UIL Sports Split Hits Orchestra and Band Hard

Jordan Jewell, Managing Editor

Next year will see LASA and LBJ splitting their UIL sports teams in preparation for LASA’s eventual move to their own campus. Both the fine arts-based UIL teams and the sports-based UIL teams have their own cultures and communities which will be disrupted by the split in different ways.

Depending on the ratio of LASA to LBJ students on the teams, the sports program split will affect each sport in individual ways. Senior varsity soccer player Melina Takvorian said that while the junior varsity soccer team has a strong mix of LASA and LBJ students, the varsity team consists of majority LASA students.

“Most of the LBJ students play club because they have very little experience in soccer but they have an interest, and that’s why they join,” Takvorian said. “I think [having a LASA only team] will make soccer more competitive next year because there will be fewer people of a diverse range of skills. Everyone will expect a certain level of play that in the past hasn’t been expected because not everyone has had the same background. I believe it will cause a more intense team overall.”

According to junior Zack Disler, a sousaphone player for the LBJ Band, the demographic shift may not be as imminent for the fine arts teams, as they will still be staying together next year. However, he believes it is still a very real consideration, especially when fine arts splits in the 2021-2022 school year.“The split is going to be especially tough on the LBJ students,” Disler said. “Since there will only be about 20 or so of them in comparison to the 100 or so LASA students that are in the band, LASA isn’t going to be as affected as LBJ will. But for the LBJ students, as far as I know, many of them are planning to quit the band just because they know the band won’t be able to compete at the same level as the LASA band. They just don’t want to try anymore.”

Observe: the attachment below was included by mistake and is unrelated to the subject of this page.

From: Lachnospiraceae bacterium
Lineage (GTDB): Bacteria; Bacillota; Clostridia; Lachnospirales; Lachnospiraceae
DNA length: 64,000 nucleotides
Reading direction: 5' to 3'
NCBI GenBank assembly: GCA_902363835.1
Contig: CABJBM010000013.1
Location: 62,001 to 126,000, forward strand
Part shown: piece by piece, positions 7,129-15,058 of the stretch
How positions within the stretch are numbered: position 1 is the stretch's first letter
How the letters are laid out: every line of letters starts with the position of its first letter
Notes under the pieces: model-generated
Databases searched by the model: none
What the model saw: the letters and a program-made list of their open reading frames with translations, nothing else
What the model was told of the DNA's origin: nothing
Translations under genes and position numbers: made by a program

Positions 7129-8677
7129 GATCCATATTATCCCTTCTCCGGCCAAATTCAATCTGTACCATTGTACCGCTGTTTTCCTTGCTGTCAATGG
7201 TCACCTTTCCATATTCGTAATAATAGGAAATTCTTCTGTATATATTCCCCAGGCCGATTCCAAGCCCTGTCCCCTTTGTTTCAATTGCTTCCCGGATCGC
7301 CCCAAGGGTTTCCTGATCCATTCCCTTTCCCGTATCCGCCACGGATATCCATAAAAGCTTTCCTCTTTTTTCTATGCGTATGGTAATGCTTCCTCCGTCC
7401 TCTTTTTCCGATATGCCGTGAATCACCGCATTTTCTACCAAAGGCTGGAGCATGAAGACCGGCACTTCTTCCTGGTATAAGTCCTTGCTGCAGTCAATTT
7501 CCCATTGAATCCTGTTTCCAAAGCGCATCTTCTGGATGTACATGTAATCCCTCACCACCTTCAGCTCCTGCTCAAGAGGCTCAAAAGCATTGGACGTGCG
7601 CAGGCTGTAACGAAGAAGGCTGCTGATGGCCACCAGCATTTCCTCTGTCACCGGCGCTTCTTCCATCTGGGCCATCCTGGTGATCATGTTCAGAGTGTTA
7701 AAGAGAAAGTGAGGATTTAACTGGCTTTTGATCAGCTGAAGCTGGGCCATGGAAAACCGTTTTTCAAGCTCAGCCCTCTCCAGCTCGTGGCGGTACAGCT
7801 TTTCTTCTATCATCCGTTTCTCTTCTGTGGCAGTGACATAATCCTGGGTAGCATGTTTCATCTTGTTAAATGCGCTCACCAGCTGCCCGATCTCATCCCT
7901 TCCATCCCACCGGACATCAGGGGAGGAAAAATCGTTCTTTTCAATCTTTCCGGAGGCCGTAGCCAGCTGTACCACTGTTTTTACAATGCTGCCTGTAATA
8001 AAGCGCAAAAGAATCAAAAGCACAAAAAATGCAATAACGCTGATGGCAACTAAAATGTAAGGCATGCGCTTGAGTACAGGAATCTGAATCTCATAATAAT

Senior and orchestra honors member Julia Vance said that once LASA moves to its own campus and has its own orchestra, LBJ will likely be left with a smaller UIL team than before. She believes this will affect the orchestra’s overall morale in a negative way.

“After the split, I think the orchestra will still do well at competitions, but the community will be hurt,” Vance said. “We will have just lost a bunch of our family. We had at one point an orchestra mariachi group that was mainly made up of LBJ kids and I don’t know if that will continue.”

Preserving a sense of community is a priority in the band as well, according to Disler. With students from all grades being separated, some students who have known each other for years will suddenly be separated.

¨It’s definitely going to hurt people in the band because they are going to lose friends that they had in LBJ,” Disler said. “In the band, it’s not only school lines, but it’s also just who you hang out with based on what section you’re in. People have grown very close friendships with people from LBJ or LASA, so the split is going to be rough because it’s just going to be tearing people apart.”

The split is a more present concern while sharing the same campus, according to Takvorian. Until LASA moves to Eastside High School in 2021 and has its own individual campus, both the new LBJ and LASA sports team will have to share the same facilities.

“I think that splitting the teams while they’re in the same school is going to create problems,” Takvorian said. “There already exists the underlying tension that I think everyone can relate to at LASA and LBJ just by stereotypes, and I think that the separating of teams will not help that whatsoever.”

The aftermath of the split has yet to be seen, but what is certain, according to Vance, is that it will disrupt the orchestra’s traditionally warm community.

“All of the kids make orchestra special in their own way,” Vance said. “So losing LBJ is really going to suck. I’m glad that orchestra isn’t splitting up next year. I get the rationale for splitting up the sports, but I wish we didn’t have to split up at all.”